O’Riley performed a combination of pieces similar to the pairing in his Hightstown program when he was Fred Child’s guest on NPR’s "Performance Today" on Wednesday, April 26. On that program he played a suite by the 18th-century French composer Jean-Philippe Rameau and music from his new Elliot Smith CD, "Home to Oblivion." To me the contrast between Rameau and the Smith was dramatic. When I tell O’Riley that I think that the Rameau was crisp and perky, while the Smith transcriptions were soft-edged, he says, "Smith is not perky. He’s never perky. He’s intimate. Debussy and Smith give a sense of drawing one in. Rameau rarely used keyboard. When he did, he wanted fireworks. Smith is all about the song writing; he’s not orchestral. He wasn’t forthcoming about how he wanted people to interpret his lyrics. His ambiguity has an appeal for me."

I listened assiduously to "Home to Oblivion," the new Elliot Smith transcriptions, and "Hold Me to This," last year’s Radiohead transcriptions, but to no avail, trying to find O’Riley’s recastings appealing. What I heard was static music delivered by a pianist with a supple technique. Above the thick, constantly present repetitive bass chords was a cramped melody line, confined to a limited territory of pitches. Only once did I notice a spot where the melody migrated to the left hand. The blur of pedaling was omnipresent; I would have welcomed a crack of silence. I realize that I have a need for musical surprises, musical tension, and rhythmic drive. For me, the music is tedious: George Winston on downers.

The variety and freshness that I found lacking in the CD transcriptions, however, bursts out in O’Riley’s NPR radio show "From the Top," which debuted in 2000. Recorded live, the one-hour show captures the spontaneity and wonder of classical musicians aged 9 to 18. It is distributed to nearly 250 radio stations, with an audience of nearly 750,000 listeners. "From the Top" airs at noon Saturdays on WWFM, and can be heard on the web or as a podcast.

Born in 1956 in Chicago, O’Riley grew up Evanston, Illinois, and moved to Pittsburgh when he was in high school. His father was in advertising. His mother ran a radio station.

Since childhood, O’Riley was musically "bilingual." "I had piano lessons from an early age," he says, "and I had friends who listened to rock." By age 12 he played in a rock band. By the end of high school he was playing in a Pittsburgh jazz club. At Boston’s New England Conservatory of Music, where he focused on classical music, Russell Sherman was O’Riley’s mentor.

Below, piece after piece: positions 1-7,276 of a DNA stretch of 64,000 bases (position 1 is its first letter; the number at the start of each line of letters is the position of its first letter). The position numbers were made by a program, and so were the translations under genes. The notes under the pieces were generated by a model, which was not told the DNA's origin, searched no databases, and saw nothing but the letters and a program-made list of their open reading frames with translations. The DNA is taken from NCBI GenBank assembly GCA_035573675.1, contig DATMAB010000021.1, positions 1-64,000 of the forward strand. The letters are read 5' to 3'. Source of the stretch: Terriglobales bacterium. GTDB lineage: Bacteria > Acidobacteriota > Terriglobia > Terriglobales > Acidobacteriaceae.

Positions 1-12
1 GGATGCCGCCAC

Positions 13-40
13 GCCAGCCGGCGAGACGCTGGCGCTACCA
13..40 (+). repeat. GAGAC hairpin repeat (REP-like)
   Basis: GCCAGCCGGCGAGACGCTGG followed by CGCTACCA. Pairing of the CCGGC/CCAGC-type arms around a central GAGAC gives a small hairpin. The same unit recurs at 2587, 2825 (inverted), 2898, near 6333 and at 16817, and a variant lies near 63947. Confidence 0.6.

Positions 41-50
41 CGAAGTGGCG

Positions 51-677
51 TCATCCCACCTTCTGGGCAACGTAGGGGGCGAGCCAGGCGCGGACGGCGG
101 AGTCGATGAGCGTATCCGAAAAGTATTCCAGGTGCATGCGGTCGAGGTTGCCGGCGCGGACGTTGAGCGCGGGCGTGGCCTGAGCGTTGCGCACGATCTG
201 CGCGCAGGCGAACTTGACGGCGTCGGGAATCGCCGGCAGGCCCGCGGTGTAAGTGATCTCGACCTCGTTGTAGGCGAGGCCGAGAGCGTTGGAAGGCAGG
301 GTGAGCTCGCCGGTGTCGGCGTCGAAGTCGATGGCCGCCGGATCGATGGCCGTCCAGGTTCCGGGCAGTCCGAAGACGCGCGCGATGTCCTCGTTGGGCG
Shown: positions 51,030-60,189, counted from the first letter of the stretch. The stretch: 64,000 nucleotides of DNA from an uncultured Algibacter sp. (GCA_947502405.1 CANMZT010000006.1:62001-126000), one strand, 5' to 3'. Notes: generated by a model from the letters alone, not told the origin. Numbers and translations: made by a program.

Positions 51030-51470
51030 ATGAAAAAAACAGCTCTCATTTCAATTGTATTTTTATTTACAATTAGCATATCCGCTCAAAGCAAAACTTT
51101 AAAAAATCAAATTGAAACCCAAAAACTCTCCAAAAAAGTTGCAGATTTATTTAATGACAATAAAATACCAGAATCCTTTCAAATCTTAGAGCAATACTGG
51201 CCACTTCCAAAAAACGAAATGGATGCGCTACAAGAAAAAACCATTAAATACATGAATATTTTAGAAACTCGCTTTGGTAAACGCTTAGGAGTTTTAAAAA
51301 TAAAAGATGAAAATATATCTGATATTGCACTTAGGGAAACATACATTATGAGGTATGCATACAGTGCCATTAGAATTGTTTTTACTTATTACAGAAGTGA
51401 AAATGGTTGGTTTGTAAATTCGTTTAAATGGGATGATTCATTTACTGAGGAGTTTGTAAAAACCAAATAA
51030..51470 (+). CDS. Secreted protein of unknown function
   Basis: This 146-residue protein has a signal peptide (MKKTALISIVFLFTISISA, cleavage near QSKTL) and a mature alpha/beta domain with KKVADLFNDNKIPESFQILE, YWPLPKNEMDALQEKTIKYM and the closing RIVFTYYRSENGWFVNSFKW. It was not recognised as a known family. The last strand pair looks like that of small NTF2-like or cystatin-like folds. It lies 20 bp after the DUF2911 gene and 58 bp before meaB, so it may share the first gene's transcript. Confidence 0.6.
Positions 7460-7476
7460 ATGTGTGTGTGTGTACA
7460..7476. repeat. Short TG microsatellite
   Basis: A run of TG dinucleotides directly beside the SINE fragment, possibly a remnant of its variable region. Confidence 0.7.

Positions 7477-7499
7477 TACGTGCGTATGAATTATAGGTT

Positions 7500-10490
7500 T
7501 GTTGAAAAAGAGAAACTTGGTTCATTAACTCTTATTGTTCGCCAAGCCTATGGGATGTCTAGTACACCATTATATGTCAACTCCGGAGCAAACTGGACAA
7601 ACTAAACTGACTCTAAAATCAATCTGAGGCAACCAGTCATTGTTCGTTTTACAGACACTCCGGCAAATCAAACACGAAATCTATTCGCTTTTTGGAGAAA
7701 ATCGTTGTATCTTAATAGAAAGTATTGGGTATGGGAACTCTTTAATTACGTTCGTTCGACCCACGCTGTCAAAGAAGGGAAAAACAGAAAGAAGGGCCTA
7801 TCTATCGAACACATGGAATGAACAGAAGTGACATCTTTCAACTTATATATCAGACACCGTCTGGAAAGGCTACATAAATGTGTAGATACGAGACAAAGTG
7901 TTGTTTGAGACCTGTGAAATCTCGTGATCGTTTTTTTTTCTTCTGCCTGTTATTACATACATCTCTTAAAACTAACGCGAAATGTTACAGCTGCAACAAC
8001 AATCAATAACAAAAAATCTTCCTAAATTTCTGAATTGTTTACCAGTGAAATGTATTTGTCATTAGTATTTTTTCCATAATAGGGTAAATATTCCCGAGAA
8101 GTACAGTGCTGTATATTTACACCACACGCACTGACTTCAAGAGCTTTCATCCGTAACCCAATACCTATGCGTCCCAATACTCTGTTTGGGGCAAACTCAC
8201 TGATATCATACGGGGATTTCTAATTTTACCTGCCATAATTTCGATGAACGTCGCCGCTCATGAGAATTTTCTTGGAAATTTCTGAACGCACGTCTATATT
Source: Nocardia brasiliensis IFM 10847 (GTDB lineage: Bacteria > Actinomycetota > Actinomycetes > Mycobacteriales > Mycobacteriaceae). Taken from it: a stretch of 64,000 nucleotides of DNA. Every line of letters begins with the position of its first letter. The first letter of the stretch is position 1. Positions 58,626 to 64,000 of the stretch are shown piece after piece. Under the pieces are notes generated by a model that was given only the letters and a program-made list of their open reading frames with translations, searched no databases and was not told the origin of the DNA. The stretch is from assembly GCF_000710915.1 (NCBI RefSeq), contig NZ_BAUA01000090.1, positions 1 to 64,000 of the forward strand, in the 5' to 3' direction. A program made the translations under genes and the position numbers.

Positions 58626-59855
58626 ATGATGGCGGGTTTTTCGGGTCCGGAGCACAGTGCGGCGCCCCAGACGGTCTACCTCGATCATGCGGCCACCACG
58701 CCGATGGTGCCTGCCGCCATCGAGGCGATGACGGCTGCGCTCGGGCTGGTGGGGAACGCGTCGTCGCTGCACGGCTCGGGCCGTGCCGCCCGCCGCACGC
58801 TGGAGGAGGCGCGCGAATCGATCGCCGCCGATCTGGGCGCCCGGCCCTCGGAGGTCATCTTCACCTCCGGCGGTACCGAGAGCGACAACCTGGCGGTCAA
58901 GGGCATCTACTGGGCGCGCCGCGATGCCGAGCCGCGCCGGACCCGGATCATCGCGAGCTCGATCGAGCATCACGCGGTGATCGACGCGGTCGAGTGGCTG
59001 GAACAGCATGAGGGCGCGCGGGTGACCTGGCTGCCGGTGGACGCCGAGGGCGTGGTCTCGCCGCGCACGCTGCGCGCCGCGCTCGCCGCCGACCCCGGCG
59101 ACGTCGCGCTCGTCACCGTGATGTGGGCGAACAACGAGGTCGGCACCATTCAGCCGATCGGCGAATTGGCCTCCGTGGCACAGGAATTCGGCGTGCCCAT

‘I chose the New England Conservatory because of its serious jazz program," O’Riley says. "Gunther Schuller, the head of the New England Conservatory, had the belief that there are only two kinds of music – good and bad. Duke Ellington had the same belief. I concentrated on classical piano because I thought that keeping both classical and jazz would have a bad effect on my piano technique. With jazz you are throwing your hands at the keyboard. You are conducting, rather than playing the notes. You use more energy than you need for good contact with the instrument and you move more than necessary. When you are improvising, you are inhabiting the notes, and the way your body moves is important; it’s not just the way your hands move. Jazz piano is rougher than classical piano."

From early in his career O’Riley has pursued both classical and non-classical music. He has performed classical piano concertos with leading orchestras and noteworthy conductors. As a chamber musician he has an ongoing duo with Carter Brey, first cellist of the New York Philharmonic, which has brought him to Princeton frequently.

An advocate of new music, he has developed programs with fellow pianists. His collaboration with jazz pianist Fred Hersch produced "Heard Fresh: Music for Two Pianos." His collaboration with Argentinian pianist Pablo Ziegler resulted in a program of two-piano arrangements of Astor Piazzolla’s tangos.

My guess is that the Shostakovich on O’Riley’s solo program in Hightstown will be stimulating and adventuresome, and that the transcriptions will be soporific. I intend to go to the concert in the hope that my expectation of being bored half the time will turn out to be wrong.

Christopher O’Riley, Saturday, May 20, 8 p.m., CAPPS, Mount-Burke Theater, Peddie School, Hightstown. Pianist and host of NPR’s "From the Top" performs a program of Shostakovich and piano transcriptions of the music of Radiohead. $20. 609-490-7550.